I am solving a transient model and changed the stepsize in the Times: field in the Study Settings, but the solver is still taking exactly the same timesteps. It seems the timesteps that the solver is taking are not related to the times that I have specified. Why is this?
How do I verify the results of my transient simulation?
I increased the total timespan that I am simulating, and now the solver timesteps and results are quite different. Why?
How do I get the solver to take different timesteps?
By default, the stepsize entry in the Times: field shown in the screenshot below only controls at what times the data is written out, it does not directly control the timesteps the solver takes, although it can have an effect upon the initial timsetep. Increasing the number of output timesteps between the start and end time does not usually change the timesteps that the solver actually takes. In most cases, the software internally uses either an adaptive or fixed timestepping that is independent of these output times. Thus, the data stored in output may be interpolated between the timesteps taken by the solver. The software will automatically determine a set of solver settings that are reasonable for the combinations of physics in the model, but these can be modified.
Default settings of the time dependent solver.
Most time-dependent problems in COMSOL Multiphysics are by default solved with an adaptive timestepping scheme. This means that the software will automatically adjust the timestep size to maintain the desired Relative Tolerance. The default setting for this is Physics Controlled as shown in the screenshot above. It can also be changed to User Controlled and then you can manually enter a different relative tolerance, as shown in the screenshot below. Lowering the relative tolerance to smaller numbers will result in smaller timesteps, which increases solution accuracy, and solving time.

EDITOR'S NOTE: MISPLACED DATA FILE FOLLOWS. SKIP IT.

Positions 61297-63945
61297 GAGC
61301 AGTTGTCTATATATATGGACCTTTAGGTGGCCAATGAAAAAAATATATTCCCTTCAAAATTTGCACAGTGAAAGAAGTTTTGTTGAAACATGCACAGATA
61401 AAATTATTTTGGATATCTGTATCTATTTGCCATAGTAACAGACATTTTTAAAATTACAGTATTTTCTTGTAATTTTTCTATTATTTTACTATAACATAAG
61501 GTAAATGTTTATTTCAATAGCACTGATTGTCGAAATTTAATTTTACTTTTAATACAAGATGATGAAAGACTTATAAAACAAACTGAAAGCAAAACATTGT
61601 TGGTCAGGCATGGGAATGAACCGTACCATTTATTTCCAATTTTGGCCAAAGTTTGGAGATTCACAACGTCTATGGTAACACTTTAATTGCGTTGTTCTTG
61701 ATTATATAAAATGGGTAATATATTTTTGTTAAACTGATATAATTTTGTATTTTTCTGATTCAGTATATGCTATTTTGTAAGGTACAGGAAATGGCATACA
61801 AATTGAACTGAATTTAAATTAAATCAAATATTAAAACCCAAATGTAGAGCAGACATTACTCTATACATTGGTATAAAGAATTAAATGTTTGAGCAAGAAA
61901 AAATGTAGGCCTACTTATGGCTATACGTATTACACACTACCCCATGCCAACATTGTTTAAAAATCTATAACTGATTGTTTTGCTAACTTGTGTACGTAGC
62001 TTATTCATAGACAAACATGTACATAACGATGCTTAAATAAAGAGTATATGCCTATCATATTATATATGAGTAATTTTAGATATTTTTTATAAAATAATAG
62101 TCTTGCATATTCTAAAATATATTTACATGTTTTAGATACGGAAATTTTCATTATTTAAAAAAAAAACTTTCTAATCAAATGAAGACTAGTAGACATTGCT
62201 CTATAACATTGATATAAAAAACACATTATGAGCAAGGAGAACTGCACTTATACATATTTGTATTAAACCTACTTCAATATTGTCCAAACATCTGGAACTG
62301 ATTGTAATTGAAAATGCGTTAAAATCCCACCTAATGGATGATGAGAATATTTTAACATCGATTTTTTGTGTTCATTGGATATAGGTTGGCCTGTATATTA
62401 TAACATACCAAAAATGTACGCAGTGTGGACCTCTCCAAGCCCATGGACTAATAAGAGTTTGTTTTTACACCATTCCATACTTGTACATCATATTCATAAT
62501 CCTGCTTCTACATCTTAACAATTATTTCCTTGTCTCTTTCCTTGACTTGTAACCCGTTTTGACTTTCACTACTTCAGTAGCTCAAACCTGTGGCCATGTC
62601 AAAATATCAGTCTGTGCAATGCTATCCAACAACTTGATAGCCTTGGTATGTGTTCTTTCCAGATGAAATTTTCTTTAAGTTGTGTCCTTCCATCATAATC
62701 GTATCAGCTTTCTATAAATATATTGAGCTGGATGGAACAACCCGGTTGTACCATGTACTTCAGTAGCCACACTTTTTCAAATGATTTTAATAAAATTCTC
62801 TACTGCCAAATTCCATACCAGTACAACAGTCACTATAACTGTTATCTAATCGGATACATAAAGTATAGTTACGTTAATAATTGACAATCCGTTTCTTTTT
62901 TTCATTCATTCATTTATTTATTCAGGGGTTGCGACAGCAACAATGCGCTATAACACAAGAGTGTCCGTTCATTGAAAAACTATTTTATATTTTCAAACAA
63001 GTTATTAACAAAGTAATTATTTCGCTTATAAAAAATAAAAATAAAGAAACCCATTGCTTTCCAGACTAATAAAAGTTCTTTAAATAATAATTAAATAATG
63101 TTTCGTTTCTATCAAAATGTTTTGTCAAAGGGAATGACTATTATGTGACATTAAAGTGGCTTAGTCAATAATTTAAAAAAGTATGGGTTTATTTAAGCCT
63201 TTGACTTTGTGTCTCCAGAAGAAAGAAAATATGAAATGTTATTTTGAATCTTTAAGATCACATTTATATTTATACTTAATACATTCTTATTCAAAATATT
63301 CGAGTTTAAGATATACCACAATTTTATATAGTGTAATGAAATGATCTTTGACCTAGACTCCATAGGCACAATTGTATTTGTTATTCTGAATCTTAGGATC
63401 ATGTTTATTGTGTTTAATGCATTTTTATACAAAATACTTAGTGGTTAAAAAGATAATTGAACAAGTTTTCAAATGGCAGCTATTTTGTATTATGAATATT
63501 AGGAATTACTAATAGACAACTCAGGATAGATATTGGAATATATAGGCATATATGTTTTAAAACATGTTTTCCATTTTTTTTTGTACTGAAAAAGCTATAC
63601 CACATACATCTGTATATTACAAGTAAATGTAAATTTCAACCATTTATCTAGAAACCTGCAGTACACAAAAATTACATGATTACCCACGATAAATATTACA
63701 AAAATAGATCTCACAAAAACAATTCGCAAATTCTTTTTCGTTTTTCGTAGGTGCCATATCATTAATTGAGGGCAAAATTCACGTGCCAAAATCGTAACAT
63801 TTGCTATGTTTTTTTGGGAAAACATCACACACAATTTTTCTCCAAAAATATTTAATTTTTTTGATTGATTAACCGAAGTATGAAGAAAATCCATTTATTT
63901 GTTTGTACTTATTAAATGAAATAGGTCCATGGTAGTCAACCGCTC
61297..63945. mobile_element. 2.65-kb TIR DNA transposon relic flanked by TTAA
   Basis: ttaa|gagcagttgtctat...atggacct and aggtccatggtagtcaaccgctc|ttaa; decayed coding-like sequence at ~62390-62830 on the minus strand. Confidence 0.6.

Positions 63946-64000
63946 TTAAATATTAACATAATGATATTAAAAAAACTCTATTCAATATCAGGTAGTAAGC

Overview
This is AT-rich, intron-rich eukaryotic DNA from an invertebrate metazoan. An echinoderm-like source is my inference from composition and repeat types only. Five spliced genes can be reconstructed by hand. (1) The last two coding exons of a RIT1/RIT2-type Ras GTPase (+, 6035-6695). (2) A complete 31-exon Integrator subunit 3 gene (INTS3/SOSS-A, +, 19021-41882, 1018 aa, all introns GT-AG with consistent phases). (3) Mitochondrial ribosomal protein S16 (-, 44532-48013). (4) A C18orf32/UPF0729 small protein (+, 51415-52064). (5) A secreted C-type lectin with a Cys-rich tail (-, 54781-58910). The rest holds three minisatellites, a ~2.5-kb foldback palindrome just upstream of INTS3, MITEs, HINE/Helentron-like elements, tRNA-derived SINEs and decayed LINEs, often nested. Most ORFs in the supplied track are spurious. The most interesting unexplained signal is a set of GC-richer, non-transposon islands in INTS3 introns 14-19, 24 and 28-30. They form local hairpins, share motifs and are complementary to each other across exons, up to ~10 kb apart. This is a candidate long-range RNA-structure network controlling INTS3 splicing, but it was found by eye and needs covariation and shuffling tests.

A user-controlled relative tolerance.
Re-solving the model with a tighter relative tolerance, as well as re-solving with a finer mesh, is how you get the solver to reduce the timestep and verify your model. To gain trust in the results of a transient model, you must compare your model against other models run with finer meshes and finer timesteps. It is important that you do so to verify your model results.
If your model includes loads that are abruptly changing in time, you should also include the Events interface within your model. This will tell the solver how to accurately capture abrupt changes in the solution. For guidance in using Events, see: Knowledge Base 1245: Solving Models with Pulsed Loads in Time
When the solver starts, it estimates an initial timestep size to take based upon the total simulation time. Thus, if you solve the same model twice, for different total times, the initial timestep can be different. This can lead to different results if there is something significant happening immediately after the start time. To specify the initial time step size, go to the Time-Dependent Solver settings, Time Stepping section, enable the Initial step: option and enter a fixed initial step size, as shown in the screenshot below. Note that the software is still free to choose a timestep smaller than this value, but will not make it larger. Also consider if Events can be used instead.
Specifying the initial timestep size that the solver tries to take.
During the solution, the solver will automatically make the timestep smaller as needed to resolve any fast variations in the solution, as needed. It will also make the timestep larger during periods when the solution is only varying gradually. You can control the maximum timestep taken by going to the Time-Dependent Solver settings, Time Stepping section, and change the Maximum step constraint: from its default value of Automatic to either Constant or Expression, as shown in the screenshot below. The Constant option specifies a maximum possible timestep, and the Expression option can make the maximum timestep constraint vary based upon any global expression in the model.